Corporation tax profits 2008-09 (£)


Small companies' rate 21%

0 – 300,000

Marginal relief

300,001 – 1,500,000

Main rate 30%

1,500,001 or more

The main rate of corporation tax for 2008-09 will be 28 per cent.
National Insurance changes from 6 April 2008



 Class 1 Employees

On first

£100 pw


£105 pw



£100 - £670 pw


£105 - £770 pw



£670 pw


£770 pw


Employee's contracted-out rate 1.6%   1.6%
Married womans
reduced rate
4.85% of £100.01 to £670 pw, 1% above £670 4.85% of £105 to £770 pw, 1% above £770

 Class 1 Employers

On first

£100 pw


£105 pw



£100 pw


£105 pw


Employers' contracted-out rebate, salary related schemes 3.7%   3.7%
Employers' contracted-out rebate, money purchase schemes 1.4%   1.4%

Class 2 Self employed

Flat rate £2.20 pw   £2.30 pw
Small earnings exception 4,635 pa   4,825 pa
Special Class 2 rate for share fisherman £2.85 pw   £2.95 pw
Special Class 2 rate for volunteer development workers £4.35 pw   £4.50 pw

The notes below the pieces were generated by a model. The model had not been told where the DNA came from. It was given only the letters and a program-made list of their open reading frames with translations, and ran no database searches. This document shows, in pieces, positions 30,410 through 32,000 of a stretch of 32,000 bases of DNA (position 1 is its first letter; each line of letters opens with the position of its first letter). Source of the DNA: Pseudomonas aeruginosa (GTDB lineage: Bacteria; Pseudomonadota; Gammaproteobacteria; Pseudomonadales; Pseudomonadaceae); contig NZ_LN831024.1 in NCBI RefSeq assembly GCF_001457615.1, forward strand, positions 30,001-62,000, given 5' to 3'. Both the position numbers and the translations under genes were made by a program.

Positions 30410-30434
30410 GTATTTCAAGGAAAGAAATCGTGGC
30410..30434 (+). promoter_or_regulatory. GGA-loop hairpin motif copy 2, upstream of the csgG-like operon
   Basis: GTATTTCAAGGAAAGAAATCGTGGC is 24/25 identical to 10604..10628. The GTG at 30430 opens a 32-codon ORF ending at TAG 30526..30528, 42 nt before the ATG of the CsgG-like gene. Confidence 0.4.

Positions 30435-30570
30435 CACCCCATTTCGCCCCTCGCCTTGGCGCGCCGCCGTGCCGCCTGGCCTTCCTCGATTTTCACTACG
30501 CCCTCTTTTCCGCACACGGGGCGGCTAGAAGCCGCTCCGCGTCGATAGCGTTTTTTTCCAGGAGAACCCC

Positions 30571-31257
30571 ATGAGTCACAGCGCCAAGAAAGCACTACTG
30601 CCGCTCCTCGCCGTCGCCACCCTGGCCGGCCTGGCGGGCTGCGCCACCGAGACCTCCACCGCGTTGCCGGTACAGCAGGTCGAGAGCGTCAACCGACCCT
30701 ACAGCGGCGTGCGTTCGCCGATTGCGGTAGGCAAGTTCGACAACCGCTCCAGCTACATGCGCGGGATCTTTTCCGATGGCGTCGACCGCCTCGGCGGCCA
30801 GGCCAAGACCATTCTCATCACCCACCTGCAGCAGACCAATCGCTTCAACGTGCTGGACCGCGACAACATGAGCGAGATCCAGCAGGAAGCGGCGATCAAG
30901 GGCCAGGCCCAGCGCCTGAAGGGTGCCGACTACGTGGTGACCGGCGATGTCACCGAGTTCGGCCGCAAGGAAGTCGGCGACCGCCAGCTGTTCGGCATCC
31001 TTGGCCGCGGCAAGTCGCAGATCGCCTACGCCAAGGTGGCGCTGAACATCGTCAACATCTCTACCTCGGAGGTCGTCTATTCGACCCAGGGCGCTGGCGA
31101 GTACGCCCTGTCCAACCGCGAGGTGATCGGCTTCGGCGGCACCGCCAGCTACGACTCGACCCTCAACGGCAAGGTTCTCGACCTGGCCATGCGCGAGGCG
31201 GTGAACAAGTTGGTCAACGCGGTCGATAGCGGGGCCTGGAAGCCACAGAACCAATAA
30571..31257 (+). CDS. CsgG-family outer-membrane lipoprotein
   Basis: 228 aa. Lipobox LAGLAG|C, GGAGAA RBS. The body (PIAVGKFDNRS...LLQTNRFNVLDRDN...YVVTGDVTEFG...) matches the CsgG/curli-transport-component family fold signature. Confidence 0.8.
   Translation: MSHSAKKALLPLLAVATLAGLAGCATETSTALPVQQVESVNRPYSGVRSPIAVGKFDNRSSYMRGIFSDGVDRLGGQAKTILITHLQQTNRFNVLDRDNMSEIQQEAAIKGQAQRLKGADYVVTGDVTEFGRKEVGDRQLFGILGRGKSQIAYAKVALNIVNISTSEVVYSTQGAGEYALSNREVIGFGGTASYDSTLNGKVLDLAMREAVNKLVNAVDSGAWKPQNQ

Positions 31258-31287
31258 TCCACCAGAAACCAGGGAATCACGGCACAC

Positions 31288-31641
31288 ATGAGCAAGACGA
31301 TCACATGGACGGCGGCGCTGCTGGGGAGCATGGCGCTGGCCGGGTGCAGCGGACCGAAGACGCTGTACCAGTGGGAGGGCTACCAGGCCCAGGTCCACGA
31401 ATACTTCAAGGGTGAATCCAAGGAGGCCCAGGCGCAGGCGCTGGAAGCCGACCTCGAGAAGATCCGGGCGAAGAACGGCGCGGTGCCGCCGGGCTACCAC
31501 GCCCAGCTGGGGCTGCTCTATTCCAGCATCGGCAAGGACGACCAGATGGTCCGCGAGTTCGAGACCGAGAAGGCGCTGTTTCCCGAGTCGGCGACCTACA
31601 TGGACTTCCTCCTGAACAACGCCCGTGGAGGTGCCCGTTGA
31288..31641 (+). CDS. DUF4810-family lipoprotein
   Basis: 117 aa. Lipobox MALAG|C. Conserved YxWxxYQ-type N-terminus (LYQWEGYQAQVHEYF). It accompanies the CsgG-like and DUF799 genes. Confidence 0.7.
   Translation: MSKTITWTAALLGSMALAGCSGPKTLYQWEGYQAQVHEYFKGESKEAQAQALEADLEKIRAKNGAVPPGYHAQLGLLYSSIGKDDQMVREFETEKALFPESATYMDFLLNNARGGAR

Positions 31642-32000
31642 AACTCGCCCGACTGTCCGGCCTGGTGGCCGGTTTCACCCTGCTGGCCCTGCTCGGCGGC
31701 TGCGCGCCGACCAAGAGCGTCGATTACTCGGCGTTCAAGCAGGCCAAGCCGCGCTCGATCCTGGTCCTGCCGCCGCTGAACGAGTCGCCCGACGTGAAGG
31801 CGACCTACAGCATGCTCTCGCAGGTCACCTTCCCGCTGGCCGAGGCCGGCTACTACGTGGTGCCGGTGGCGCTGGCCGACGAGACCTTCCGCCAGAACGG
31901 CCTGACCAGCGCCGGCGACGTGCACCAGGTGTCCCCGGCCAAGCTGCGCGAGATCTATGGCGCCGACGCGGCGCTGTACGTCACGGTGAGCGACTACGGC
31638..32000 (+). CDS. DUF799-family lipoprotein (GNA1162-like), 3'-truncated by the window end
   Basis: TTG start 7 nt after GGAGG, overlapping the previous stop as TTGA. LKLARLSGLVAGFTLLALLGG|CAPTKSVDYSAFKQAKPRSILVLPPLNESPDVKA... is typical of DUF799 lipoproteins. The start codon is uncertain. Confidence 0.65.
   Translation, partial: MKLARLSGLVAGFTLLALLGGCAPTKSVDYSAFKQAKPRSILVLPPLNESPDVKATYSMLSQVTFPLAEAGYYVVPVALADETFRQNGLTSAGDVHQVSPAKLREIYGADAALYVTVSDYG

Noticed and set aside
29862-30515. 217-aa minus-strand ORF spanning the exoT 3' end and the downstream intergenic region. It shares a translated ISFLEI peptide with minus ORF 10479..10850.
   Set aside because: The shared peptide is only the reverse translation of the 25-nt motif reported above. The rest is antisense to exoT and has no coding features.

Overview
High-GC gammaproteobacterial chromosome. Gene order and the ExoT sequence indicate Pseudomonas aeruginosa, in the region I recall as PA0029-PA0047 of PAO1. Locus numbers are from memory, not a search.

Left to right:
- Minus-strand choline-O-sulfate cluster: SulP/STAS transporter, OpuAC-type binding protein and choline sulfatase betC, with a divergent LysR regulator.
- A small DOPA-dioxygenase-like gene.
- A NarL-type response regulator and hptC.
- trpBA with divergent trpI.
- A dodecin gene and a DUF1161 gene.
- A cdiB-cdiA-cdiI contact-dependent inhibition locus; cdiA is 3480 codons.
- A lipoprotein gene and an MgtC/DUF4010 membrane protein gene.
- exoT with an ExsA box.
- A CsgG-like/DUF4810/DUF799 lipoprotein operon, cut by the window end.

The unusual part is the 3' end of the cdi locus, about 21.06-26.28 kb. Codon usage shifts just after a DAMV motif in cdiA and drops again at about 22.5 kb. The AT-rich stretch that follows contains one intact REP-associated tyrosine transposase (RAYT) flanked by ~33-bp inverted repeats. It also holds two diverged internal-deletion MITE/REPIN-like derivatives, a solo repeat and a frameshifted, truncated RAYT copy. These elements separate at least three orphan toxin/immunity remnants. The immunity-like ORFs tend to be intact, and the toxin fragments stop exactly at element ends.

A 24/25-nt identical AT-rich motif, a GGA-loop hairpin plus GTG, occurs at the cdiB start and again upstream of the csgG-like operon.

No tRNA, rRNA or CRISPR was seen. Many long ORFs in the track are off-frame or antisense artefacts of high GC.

Class 3 Voluntary

 Flat rate

£7.80 pw

£8.10 pw

 Class 4 Self employed

On profits between

£5,225 - £34,840 pa


£5,435 - £40,040 pa



above £34,840


above £40,040


Stamp Taxes

Transfers of property (consideration paid)

All land in the UK
Land in disadvantaged areas
  Residential Non-residential Residential Non-residential
Zero £0-125,000 £0-150,000 £0-150,000 All
1% Over £125,000 – 250,000 Over £150,000 – 250,000 Over £150,000 – 250,000  N/A
3% Over £250,000 – 500,000 Over £250,000 – 500,000 Over £250,000 – 500,000  N/A
4% Over £500,000 Over £500,000 Over £500,000  N/A
New leases (lease duty)

Duty on the premium is the same as for transfers of land (except that special rules apply for non-residential land and property premium where rent exceeds £1,000 annually. The rules no longer apply to residential property from 12 March 2008). Duty on the rent is charged on any part of the net present value (NPV) which exceeds the threshold.

Net Present Value of Rent Rate
  Residential Non-residential
Slice of NPV
Zero £0 - £125,000 £0 - £150,000
1% Over £125,000 Over £150,000
The rate of stamp duty / stamp duty reserve tax on the transfer of shares and securities is unchanged at 0.5% for 2014-15.